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Age of Picts

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  • Age of Picts

    Hello All,
    Sorry to raise this thorny issue, but what is the earliest estimate for the Picts appearing in Scotland? For that matter, what is the current thinking for the latest estimate they may have arrived?

  • #2
    Originally posted by bob armstrong View Post
    Hello All,
    Sorry to raise this thorny issue, but what is the earliest estimate for the Picts appearing in Scotland? For that matter, what is the current thinking for the latest estimate they may have arrived?
    Of course the word Picts was the Roman name, first recorded in 297AD, for the native people of Scotland. Little is known about them, but so far as I know they are not thought to have come from anywhere, and thus they are descended from the ancient Celts in Scotland. And since there was no major Celtic invasion of the British Isles, the Picts were probably the descendants of the Mesolithic and Neolithic settlers of Scotland.



    • #3
      About their origins, there is a Roman estamination:

      The Romans estaminate them to originate in Germania and bring the arguments: Red hair and huge frames.

      So, at least we know to whom someone from 2000 years ago, who has seen almost all of Europe, would assign them to, by pure looks (wich, as we know today, must not have anything to do with real relations)


      • #4
        A newer theory is that the R1b1b2 haplogroup arrived in Europe more recenty - quoting from wikipedia: "It was initially believed that R1b originated in western Europe where (considered as a whole, including subclades) it reaches its highest frequencies. However R1b's variance increases as one moves east, leading to the view that R1b originated further east, and (M269) expanded into Europe in the Neolithic not Paleolithic.[9] Many geneticists now believe that R1b arose in Central Asia[3] or Western Asia.[2]"

        Quoting from another website: "These Proto-Italo-Celto-Germanic R1b people had settled around the Alps by 2300 BCE, and judging from the spread of bronze working, reached Iberia by 2250 BCE, Britain by 2100 BCE and Ireland by 2000 BCE. This is assumably when the R1b-L21 lineage came to the British Isles, from southern Germany." This quote is from, but this website has been criticized for being speculative and for lack of citations supporting their statements.

        In this theory the R1b1b2 (M269) haplogroup mostly replaced the original post glacial I haplogroup in western Europe fro y DNA. Even if this theory is correct, it is still likely that some of the pre-invasion population survived, and mtDNA does show the continued presence of the mtDNA U haplogroup in Europe, so at least some fraction of the Picts (and other west European groups) would still be descended from the original post glacial inhabitants. But it does seem likely that the dominant y haplogroup in western Europe is descended from Indoeuropean invaders who date to around 4300 years ago.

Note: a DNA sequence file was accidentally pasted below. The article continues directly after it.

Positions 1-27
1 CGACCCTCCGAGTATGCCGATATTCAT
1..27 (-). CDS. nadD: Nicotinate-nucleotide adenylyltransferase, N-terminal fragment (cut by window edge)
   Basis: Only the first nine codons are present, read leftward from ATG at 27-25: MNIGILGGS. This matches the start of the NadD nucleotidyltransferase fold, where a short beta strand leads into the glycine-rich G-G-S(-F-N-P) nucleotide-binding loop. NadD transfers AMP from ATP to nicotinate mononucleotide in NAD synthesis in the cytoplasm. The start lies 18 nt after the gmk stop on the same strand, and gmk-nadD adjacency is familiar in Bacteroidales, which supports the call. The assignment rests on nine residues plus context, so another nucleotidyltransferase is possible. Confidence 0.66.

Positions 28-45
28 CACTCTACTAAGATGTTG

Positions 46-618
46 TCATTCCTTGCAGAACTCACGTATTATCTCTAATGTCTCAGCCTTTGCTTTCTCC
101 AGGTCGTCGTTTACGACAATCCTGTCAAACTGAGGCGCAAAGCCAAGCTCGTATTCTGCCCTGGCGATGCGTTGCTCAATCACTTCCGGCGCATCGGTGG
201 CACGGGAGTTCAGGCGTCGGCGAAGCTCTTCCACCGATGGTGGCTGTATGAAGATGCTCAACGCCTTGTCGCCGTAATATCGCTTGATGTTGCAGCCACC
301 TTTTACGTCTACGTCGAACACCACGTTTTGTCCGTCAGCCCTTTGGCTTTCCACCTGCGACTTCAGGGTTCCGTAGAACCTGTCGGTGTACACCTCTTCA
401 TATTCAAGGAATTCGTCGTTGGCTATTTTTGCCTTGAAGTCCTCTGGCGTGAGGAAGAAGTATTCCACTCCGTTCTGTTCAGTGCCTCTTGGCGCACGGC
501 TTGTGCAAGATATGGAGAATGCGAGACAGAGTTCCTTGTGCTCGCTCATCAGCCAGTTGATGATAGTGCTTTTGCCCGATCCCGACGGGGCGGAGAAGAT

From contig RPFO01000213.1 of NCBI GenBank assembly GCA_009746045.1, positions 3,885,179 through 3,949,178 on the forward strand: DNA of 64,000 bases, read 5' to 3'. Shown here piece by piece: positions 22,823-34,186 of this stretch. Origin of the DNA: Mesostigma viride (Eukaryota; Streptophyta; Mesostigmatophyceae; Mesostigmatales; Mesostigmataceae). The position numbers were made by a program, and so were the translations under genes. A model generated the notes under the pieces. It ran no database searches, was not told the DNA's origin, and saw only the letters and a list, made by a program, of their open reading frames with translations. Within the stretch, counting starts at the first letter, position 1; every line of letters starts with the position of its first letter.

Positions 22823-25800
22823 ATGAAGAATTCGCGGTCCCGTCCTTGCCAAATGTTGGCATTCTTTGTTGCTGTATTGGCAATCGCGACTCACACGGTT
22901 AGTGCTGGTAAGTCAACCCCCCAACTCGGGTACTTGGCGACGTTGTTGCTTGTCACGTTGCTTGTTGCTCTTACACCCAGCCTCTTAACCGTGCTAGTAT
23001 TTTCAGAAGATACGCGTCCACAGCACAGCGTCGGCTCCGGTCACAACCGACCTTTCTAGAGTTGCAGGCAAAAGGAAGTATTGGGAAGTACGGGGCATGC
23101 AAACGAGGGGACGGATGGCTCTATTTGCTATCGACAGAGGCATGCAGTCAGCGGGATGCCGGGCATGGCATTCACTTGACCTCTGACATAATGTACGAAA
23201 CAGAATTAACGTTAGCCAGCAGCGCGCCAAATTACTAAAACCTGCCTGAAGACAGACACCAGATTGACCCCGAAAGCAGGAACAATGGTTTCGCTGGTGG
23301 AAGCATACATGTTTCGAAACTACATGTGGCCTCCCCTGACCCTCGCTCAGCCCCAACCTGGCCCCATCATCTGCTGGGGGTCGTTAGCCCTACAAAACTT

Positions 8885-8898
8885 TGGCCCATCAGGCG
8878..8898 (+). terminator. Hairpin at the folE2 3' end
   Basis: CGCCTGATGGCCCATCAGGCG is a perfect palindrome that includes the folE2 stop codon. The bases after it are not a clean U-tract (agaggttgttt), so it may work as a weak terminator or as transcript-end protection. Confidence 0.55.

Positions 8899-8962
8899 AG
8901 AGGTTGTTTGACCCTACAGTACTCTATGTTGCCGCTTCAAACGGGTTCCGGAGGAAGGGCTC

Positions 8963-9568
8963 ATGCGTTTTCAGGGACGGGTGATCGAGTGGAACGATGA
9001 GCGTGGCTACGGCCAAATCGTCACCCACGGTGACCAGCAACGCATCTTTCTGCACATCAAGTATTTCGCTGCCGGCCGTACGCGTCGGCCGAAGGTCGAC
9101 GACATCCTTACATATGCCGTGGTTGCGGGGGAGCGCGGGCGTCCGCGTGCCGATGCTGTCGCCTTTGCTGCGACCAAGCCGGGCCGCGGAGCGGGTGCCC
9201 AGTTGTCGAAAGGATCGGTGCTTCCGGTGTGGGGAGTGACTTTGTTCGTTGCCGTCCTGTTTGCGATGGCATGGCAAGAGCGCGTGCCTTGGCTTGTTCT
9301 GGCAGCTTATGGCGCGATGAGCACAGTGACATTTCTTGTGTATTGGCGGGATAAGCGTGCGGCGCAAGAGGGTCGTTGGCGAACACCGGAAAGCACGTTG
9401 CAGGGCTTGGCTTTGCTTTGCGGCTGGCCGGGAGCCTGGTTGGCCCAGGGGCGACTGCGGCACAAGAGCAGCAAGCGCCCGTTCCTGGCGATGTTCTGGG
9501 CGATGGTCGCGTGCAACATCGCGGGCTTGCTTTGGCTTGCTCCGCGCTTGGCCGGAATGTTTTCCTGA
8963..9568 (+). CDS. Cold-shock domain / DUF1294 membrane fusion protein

• #5
          Slots for Picts.

          When could the Picts have arrived?
          The Roman word Picts meant painted or tattooed. This was a purely cultural/tribal
          designation and suggests DNA identity only by the fact of co-habitation in time and
          place. Tribal cohesiveness was greater in Northern climes.
          The fact that the Pictish tribe was already there, and by statements from neighboring tribes had "always been there" at least indicates a pre-Roman presence.
          (Caveat- the Romans did not always fully understand what was being said to them, as
          shown by the stupid nature of certain place-names they left to us!)
          There was an archaeologically indicated, linguistic, cultural and artifactual
          overlay of Celtic-speakers, from East to West into Britain over the period estimated at 4000-2200 ybp, from the evidence of Roman and Greek records.
          Before that, post-LGM Europeans speaking pre-Celtic tongues had drifted into Britain to repopulate northward after the LGM (say from 15000 YBP onwards, some inhabiting Doggerland, now under the North Sea.)

          We assume that Britain was not habitable during the LGM (20,000 ybp) for a millenium or a few, but some of the preglacial population could have remained on the plains south of the present Southwest Coast, then more expansive over a lower, farther, sea-level, surviving as the Inuit do. (Google "Paviland" for a 27,000 ybp presence, now coastal, then inland).
          Now, almost any person in today's UK could be descended from tribes who moved in during any those periods of habitation. A whole diluted tribe of surviving Picts ? Why not!


          • #6
            ^ I agree

            BTW, I'm part Pict, on my mother's side.


            • #7
              A beautiful article that may be related to the Pictish questions.